Commentary by Mark Archambault: Health services research to elucidate the quality, cost, and patient satisfaction of care provided by physicians versus PAs or NPs is driven by the growth of the latter two professions and resultant pressure on scope-of-practice boundaries with physicians. The authors sought to fill a research gap in the literature related to patients' provider preferences. The study design has author-acknowledged limitations of being conducted at a single center and lacking stratification of results based on “determining characteristics.” The authors fail to recognize two limitations related to their optimal scope-of-practice survey design. First, they group PAs with NPs under the single term midlevel provider, which may negatively bias the patient about the quality or ability of the provider and fails to differentiate PAs from NPs. Second, the survey response options are limited to “Can be provided by either midlevel provider or sports medicine physician” or “Should be provided by sports medicine physician only.” Are there items such as “follow-up visits for controlled, nonoperative conditions” that patients prefer “should be provided only by a PA?” Research methodology should let patients share their preferences for PAs and NPs and avoid physician-centric bias.
1. Manning BT, Bohl DD, Hannon CP, et al Patient perspectives of midlevel providers in orthopaedic sports medicine. Orthop J Sports Med. 2018;6(4):1–7.
PAs perform more biopsies but diagnose with similar accuracy
Is there a difference in skin cancer detection and biopsy specificity by clinician type? This retrospective analysis evaluated 20,270 patients over 5 years. Variables included patient sex, age, personal history of melanoma or skin cancer, clinician type, and mean years of experience for PAs and dermatologists. The 15 dermatologists had a mean 13.5 years' experience (excluding 3 years residency training), were more likely to see patients with a history of melanoma, were more likely to diagnose melanoma in situ (58 versus 40), and diagnosed melanoma with the same accuracy as their PA counterparts (26 versus 25). The 15 PAs had a mean 6.9 years' experience, performed more biopsies overall (3,928 versus 3,427), and diagnosed the same percentage (6.1%) of nonmelanoma skin cancers. Compared with dermatologists, PAs performed statistically more biopsies but diagnosed with similar accuracy as dermatologists.1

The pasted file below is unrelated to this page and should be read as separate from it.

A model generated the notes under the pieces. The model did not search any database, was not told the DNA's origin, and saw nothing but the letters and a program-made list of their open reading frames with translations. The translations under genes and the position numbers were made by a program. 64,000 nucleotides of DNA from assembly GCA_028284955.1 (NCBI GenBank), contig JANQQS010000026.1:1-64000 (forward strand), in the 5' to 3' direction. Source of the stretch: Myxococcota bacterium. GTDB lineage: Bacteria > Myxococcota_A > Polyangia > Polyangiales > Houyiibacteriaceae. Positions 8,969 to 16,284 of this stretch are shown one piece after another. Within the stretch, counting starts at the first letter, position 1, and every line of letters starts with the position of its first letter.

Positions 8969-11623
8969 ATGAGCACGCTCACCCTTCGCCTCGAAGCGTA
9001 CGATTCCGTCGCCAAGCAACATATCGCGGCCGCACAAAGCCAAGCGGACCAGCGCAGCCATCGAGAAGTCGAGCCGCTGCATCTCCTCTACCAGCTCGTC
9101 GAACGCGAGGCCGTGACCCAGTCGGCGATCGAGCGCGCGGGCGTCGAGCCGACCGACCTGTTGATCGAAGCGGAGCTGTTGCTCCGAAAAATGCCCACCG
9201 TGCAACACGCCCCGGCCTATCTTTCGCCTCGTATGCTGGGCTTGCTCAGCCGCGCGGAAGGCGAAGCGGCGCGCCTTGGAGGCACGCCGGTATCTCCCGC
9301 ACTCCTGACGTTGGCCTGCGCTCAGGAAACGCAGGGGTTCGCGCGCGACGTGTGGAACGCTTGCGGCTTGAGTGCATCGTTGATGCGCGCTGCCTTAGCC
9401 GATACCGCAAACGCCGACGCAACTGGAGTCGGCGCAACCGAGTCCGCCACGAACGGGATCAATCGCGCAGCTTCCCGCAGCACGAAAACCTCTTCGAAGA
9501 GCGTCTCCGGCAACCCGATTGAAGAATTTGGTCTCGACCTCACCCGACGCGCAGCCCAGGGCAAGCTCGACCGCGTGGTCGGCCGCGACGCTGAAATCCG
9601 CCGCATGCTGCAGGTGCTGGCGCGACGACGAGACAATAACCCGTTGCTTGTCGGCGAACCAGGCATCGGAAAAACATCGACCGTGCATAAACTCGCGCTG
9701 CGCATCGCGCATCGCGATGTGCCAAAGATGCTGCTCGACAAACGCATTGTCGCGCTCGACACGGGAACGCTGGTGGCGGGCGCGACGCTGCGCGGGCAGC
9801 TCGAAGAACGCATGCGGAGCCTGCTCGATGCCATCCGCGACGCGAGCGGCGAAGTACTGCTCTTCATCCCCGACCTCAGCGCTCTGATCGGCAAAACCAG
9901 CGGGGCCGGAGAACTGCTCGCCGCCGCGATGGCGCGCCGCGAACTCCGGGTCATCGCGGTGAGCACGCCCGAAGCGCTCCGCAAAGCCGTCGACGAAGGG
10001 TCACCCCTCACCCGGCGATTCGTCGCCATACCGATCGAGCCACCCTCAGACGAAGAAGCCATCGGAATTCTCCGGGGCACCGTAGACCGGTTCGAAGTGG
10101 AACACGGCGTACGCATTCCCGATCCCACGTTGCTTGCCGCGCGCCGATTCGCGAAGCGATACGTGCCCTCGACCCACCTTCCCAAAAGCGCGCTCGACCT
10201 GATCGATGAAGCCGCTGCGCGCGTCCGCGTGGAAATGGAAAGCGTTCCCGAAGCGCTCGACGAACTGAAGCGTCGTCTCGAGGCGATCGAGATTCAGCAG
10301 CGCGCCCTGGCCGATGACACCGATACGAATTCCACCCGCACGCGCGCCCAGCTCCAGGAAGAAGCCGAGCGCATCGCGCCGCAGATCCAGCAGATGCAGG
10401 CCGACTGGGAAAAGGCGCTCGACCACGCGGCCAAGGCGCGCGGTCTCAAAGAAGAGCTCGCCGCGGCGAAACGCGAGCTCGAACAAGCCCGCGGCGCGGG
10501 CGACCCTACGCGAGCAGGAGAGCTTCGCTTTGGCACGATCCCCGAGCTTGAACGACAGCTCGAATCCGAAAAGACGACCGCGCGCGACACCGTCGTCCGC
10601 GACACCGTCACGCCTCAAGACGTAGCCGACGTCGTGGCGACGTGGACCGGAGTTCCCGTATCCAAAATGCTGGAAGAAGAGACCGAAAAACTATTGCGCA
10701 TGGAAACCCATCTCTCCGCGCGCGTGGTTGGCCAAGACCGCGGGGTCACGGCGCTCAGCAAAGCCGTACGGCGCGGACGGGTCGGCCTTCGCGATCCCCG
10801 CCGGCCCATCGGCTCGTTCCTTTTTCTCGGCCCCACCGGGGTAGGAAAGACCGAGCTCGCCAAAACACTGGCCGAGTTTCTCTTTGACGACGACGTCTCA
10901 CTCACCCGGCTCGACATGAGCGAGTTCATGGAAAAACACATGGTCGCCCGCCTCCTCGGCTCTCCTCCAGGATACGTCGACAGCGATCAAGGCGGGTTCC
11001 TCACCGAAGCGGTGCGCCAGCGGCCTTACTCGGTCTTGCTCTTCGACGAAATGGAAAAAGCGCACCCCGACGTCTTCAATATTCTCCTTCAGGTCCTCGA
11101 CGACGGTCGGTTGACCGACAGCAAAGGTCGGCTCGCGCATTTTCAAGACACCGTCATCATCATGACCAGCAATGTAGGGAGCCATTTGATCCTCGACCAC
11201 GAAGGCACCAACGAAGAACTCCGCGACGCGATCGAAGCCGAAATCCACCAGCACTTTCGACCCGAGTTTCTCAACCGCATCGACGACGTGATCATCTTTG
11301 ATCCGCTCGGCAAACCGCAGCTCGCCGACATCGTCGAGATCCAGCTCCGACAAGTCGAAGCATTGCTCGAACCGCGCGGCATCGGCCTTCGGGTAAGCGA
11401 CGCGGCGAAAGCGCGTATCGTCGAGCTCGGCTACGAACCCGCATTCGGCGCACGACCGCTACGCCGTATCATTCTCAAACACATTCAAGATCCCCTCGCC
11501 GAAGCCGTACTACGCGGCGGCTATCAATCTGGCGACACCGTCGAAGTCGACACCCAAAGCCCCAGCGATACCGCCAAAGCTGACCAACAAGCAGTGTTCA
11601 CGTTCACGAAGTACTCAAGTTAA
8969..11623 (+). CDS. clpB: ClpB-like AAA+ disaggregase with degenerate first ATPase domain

Commentary by Virginia Valentin: Providing quality care for skin cancers, particularly melanoma, is a concern in the dermatology community. Dermatologists cannot provide this care without the addition of NPs and PAs. Significant provider shortages are projected and diagnoses could be missed.1 Primary care often plays a role in skin cancer management. A systematic review of 32 studies found inconclusive evidence to determine that dermatologists diagnose melanoma with better accuracy than primary care providers (PCPs).2 As of 2013, about 3,250 PAs worked in dermatology.3 In this study, without controlling for years of experience or practice model, the PAs completed more skin biopsies than their dermatologist counterparts. Yet, despite the 9.6-year difference in experience (dermatologists had 3 years of residency training that was not included in the years of experience calculation), the patient outcome, diagnosed nonmelanoma skin cancers, was the same. For melanoma in situ skin cancers, PAs biopsied more and dermatologists were more accurate in diagnosis. This difference was found after analyzing only 98 patients. Previous studies have determined that more than 10 years of experience is associated with increased melanoma diagnosis accuracy.4 Little is known empirically about the use of PAs in dermatology and patient outcomes. This study supports the assertion that PAs increase access to care and, despite their limited training and years of experience, provide quality care in dermatology with similar accuracy in diagnosis as dermatologists.
1. Sargen MR, Shi L, Hooker RS, Chen SC. Future growth of phyusicians and non-physician providers within the US dermatology workforce. Dermatol Online J. 2017;23(9):1.
2. Chen SC, Bravata DM, Weil E, Olkin I. A comparison of dermatologists' and primary care physicians' accuracy in diagnosing melanoma: a systematic review. Arch Dermatol. 2001;137(12):1627–1634.
American Academy of PAs. 2013 AAPA annual survey report. http://www.aapa.org/wp-content/uploads/2016/12/Annual_Server_Data_Tables-S.pdf. Accessed January 23, 2019.